In the February 2006 issue of Pediatrics new guidelines were issued for pediatricians on calcium intake, bone growth, and the prevention of future osteoporosis. These guideline stress that we must work to increase calcium intake, especially, as the AAP release citing the article notes, “…during adolescence, when the peak rate of bone mass growth occurs.” The American College of Pediatricians agrees.
However, we are puzzled, as this same publication, the official Journal of the American Academy of Pediatrics, has, in the recent past, encouraged pediatricians and others to prescribe Depo-Provera as a safe and effective contraceptive for these same adolescents. These two recommendations are at odds with each other since this contraceptive carries an FDA “Black Box” warning that Depo-Provera causes bone demineralization, not preventable by the simultaneous increase in calcium intake. Even more perplexing, the Journal fails to recommend continuous abstinence from sexual activity, an increasingly popular choice of adolescents as a “contraceptive” method. This option avoids any demineralizing or other adverse effects.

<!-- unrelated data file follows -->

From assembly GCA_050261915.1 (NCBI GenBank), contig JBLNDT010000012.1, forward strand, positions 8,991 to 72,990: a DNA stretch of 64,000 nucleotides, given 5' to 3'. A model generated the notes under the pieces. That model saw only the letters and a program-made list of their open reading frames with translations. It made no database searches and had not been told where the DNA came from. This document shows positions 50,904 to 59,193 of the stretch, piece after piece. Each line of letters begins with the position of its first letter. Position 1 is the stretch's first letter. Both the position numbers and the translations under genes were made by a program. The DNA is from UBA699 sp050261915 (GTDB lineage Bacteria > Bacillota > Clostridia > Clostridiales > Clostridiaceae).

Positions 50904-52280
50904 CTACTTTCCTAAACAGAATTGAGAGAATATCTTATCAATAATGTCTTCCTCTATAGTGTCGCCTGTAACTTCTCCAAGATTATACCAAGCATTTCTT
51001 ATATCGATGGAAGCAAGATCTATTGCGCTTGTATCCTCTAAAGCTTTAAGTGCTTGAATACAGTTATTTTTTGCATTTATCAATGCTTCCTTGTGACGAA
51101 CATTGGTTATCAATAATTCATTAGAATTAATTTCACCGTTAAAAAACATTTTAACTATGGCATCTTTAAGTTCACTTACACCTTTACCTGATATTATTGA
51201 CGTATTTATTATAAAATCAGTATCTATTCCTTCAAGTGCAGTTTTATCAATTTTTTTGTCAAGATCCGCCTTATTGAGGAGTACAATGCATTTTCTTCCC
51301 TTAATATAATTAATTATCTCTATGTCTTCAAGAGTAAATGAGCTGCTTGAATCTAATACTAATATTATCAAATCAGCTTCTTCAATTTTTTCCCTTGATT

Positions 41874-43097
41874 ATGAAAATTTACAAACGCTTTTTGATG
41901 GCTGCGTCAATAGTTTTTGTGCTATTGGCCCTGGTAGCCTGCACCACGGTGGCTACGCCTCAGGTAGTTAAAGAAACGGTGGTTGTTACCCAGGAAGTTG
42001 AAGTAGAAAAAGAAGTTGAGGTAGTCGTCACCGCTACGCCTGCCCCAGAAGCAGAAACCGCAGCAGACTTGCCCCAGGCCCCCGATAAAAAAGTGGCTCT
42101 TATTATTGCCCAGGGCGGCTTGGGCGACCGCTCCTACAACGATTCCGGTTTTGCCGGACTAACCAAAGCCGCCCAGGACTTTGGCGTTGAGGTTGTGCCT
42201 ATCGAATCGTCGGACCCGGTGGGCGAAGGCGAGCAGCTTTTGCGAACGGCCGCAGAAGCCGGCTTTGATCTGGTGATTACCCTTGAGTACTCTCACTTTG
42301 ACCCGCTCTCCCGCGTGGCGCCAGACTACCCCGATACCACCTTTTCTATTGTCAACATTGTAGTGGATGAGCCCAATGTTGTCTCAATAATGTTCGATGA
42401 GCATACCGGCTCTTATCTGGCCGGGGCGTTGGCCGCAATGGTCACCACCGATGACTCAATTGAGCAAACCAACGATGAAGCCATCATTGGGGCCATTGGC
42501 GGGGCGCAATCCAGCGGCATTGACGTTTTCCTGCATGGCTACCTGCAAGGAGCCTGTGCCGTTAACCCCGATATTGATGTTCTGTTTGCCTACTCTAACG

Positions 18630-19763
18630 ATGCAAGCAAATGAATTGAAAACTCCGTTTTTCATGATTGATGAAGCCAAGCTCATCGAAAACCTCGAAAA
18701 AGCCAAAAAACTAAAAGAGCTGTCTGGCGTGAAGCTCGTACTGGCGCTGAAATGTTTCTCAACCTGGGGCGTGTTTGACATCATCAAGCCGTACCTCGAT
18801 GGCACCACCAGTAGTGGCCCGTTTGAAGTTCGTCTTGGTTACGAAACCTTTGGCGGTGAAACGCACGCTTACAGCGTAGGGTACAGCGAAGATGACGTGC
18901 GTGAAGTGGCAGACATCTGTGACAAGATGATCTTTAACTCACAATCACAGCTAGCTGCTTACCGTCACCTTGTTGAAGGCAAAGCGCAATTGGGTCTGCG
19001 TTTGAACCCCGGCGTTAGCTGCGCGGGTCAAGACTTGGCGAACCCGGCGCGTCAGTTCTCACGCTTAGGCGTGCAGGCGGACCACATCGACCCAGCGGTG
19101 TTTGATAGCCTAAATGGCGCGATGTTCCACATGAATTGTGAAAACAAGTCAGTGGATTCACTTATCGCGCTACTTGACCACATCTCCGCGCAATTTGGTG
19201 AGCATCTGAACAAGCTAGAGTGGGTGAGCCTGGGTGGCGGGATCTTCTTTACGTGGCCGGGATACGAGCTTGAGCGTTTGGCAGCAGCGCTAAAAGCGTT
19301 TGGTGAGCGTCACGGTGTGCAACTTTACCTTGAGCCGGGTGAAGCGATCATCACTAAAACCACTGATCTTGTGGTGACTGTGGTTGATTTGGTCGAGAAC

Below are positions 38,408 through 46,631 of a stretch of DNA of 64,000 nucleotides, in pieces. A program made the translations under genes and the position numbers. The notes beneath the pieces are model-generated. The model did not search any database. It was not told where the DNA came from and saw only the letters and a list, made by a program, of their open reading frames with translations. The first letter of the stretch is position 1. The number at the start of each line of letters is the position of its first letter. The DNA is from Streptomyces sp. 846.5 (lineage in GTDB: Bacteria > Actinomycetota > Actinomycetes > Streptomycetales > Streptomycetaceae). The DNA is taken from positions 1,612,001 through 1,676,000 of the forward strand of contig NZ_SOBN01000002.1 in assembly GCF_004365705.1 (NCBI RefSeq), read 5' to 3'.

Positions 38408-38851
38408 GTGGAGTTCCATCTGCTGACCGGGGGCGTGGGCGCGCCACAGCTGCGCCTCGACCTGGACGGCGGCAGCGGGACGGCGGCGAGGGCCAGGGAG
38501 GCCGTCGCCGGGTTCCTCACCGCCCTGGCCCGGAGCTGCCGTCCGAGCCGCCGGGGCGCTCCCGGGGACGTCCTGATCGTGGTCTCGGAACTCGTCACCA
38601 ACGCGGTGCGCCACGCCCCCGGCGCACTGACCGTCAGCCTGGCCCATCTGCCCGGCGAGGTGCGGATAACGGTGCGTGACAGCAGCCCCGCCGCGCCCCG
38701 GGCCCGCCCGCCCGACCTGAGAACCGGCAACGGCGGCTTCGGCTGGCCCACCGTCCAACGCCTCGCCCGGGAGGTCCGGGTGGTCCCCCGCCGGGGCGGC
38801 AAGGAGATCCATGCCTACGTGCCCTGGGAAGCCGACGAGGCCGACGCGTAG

The American College of Pediatricians wants only the best for all the youth of our nation. Accordingly, we recommend both increased calcium intake and sexual abstinence, goals that are not inherently contradictory.